Legally Blonde (2001)
★★★ / ★★★★
“Law school is for people who are boring, ugly, and serious,” claimed one of the characters from the film but Elle Woods (Reese Witherspoon) begged to differ. Elle, the head of her sorority, could easily be labeled as a dumb blonde because she was used to using her beauty and penchant for saying “like” every other word to get what she wanted. But when her boyfriend (Matthew Davis) broke up with her because he claimed he wanted to start being serious since he got accepted to Harvard Law School, Elle did her best to get into the same school and excel. The picture was pretty much a case that highlighted (in pink) the lesson about not judging a book by its cover and the importance of self-reliance. Although Elle started out as a girl who depended on a guy, I immediately connected with her because of Witherspoon’s sense of fun and wit. It was like she was channeling a valley girl version of Tracy Flick from Alexander Payne’s “Election,” with equal determination minus the desperation. Without Witherspoon’s ability to balance the airhead laughs and genuine intelligence, I think the project would have fallen apart because it would have been one-dimensional. In a nutshell, Witherspoon proved why she was a star and kept the movie afloat despite the predictable supporting characters. For instance, I would have loved to have seen Selma Blair being someone other than an overprotective law student, Victor Garber as a cutthroat lawyer, and Jennifer Coolidge as a soft-spoken manicurist. While they played their roles well, an extra spice was missing because I did not see them evolve in a non-transparent way. “Legally Blonde” could also work as a satire for elitist jerks in educational institutions. In high school, if asked if I could choose between beauty and brains, I would have easily chosen brains. But now that I’ve graduated from a university, I am a bit more hesitant because having a brain does not necessarily equate to having a good heart and therefore having emotional intelligence when it comes to dealing with people. The uptight and snobbish law school students depicted on this movie were not at all dissimilar from some people I met in college. So, in a way, even though I’m not a blonde or an airhead (although I like fashion), I can relate to Elle because she meant well and she tried her best to not be affected by negative energy that surrounded her. I also like to balance and apply my knowledge of pop culture and the other things I’m passionate about in every day conversations. Based on a novel by Amanda Brown and directed by Robert Luketic, “Legally Blonde” is a very enjoyable movie because although it is as light and sweet as cotton candy, it packs a punch.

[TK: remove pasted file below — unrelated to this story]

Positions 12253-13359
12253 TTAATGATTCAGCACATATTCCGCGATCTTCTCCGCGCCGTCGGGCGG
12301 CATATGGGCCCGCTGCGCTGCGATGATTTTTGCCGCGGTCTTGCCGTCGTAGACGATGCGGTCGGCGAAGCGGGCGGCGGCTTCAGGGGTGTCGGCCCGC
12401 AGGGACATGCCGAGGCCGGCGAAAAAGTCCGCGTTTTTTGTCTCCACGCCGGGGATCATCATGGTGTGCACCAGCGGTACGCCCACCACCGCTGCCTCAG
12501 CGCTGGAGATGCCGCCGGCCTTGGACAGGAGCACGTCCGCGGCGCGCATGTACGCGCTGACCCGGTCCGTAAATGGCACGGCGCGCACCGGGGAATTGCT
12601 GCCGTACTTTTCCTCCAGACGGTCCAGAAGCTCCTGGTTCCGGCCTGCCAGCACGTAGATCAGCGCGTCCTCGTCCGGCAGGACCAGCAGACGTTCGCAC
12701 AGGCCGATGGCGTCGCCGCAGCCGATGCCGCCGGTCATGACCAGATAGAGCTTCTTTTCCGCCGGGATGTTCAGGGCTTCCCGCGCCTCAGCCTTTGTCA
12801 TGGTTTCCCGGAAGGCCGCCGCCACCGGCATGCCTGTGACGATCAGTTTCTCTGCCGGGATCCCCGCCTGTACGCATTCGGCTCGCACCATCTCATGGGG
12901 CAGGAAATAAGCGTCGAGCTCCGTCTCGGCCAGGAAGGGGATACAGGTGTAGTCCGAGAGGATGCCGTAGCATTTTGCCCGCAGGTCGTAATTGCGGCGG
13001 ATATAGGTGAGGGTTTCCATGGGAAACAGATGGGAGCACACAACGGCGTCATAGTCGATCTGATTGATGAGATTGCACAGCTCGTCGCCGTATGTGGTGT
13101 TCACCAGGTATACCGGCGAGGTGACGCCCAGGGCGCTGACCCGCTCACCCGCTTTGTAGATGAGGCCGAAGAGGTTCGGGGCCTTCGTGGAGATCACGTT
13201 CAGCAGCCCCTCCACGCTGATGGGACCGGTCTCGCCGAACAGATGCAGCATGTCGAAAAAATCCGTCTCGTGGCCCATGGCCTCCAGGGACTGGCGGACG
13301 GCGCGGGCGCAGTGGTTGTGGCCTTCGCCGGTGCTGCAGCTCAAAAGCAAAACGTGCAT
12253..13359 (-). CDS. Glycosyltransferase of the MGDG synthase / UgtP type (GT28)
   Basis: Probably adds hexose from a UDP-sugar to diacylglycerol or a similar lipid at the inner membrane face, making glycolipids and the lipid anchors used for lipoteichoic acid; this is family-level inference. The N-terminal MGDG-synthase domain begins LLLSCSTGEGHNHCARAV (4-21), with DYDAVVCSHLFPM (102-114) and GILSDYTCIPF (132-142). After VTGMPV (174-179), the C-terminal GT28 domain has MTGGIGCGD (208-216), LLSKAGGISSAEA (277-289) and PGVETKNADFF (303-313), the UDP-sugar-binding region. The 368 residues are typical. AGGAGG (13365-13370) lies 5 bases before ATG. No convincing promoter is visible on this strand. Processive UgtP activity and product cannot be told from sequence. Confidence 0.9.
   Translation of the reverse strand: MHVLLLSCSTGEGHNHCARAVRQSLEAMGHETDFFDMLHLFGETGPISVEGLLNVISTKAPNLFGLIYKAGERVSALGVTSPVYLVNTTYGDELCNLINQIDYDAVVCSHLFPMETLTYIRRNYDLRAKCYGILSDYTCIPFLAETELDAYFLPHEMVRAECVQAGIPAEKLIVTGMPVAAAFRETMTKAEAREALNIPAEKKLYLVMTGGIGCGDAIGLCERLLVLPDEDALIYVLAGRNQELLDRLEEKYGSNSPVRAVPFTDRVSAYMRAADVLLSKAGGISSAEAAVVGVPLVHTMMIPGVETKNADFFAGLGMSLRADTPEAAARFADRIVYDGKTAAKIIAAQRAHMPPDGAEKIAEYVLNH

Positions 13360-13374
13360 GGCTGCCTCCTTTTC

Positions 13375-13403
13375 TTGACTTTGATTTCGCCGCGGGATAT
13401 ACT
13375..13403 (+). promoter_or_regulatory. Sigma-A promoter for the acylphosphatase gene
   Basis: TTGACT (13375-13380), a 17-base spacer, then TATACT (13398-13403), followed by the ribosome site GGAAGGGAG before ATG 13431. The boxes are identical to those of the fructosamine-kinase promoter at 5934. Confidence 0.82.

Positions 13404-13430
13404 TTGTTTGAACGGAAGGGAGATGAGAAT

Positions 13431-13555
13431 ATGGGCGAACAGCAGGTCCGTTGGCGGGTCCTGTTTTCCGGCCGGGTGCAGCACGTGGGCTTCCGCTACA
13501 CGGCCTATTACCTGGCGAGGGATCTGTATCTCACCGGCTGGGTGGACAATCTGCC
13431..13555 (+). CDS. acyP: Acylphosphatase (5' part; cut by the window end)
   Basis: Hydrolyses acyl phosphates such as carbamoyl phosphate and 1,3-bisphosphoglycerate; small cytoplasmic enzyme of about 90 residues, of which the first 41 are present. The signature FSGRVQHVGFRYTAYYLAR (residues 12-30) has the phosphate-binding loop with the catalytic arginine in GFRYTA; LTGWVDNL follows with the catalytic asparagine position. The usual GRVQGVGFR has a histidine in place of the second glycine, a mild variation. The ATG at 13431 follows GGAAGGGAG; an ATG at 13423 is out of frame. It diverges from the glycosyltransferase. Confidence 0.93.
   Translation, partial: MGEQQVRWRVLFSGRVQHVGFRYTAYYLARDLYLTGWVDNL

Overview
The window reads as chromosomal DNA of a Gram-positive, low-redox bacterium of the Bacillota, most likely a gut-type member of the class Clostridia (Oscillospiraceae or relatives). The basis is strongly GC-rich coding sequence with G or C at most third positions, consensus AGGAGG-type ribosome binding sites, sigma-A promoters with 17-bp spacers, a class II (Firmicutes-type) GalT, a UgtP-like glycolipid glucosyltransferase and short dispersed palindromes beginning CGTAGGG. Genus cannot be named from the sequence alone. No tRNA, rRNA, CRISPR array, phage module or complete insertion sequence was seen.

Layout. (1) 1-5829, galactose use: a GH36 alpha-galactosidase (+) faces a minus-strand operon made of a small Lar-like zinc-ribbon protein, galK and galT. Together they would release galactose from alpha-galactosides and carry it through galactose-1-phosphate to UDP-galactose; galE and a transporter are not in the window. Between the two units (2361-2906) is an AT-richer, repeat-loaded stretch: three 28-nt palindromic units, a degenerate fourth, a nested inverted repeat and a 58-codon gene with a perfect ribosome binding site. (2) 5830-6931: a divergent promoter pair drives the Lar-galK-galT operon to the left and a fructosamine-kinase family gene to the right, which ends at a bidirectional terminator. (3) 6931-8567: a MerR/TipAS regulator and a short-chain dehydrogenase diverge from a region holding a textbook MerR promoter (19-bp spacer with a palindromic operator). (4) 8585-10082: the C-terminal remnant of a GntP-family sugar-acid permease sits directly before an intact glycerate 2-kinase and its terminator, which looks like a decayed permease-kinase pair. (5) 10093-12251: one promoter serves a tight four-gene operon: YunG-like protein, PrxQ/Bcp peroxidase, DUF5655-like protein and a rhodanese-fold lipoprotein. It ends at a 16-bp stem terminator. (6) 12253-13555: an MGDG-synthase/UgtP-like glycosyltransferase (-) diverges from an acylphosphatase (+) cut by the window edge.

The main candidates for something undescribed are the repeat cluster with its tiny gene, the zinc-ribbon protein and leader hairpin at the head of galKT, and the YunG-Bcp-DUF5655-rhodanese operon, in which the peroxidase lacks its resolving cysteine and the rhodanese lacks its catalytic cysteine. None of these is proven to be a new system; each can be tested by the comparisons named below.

Firm, The (1993)
★★★ / ★★★★
Based on a John Grisham novel, “The Firm” is about a Harvard Law School graduate named Mitch McDeere (played by Tom Cruise) who receives an offer from Bendini, Lambert & Locke with an offer that surpasses other firms’ with benefits that no man in his right mind would refuse. McDeere’s wife (Jeanne Tripplehorn), coming from a rich family, tells her husband that it’s too good to be true but McDeere ignores his wife’s concern, only to find out later on that the firm he works for are tied to organized crime like the Mob. I’m at the borderline whether or not to recommend this film because even though it managed to entertain me more than half of the time, I didn’t find any reason for it to be two hours and thirty minutes long. Though its story is shrewd, it’s not efficient in its way of telling the story. It purposely piles a stack of one complex idea after another to the point where I found myself giving up trying to find out how one thing relates to another and just observe how it would all play out. It’s a shame because this movie had powerful performances, not just from Cruise, but also from Gene Hackman, Ed Harris, Hal Holbrook and Holly Hunter. Also, I don’t know if it’s just me but I thought there were some unintentionally funny scenes during the last thirty minutes of the picture. Even though what’s being presented on screen is serious, the soundtrack suggests otherwise which was aided by Cruise’ tendency to overact. Maybe Sydney Pollack, the director, wanted to achieve something different but that lack of agreement between images and tone took me out of the experience. I feel like if it had been darker and edgier, I would enjoyed “The Firm” a lot more instead of just giving it a slight recommendation. I was very interested in the story and the way McDeere untangles himself from the trickiest situations but the execution could’ve been stronger.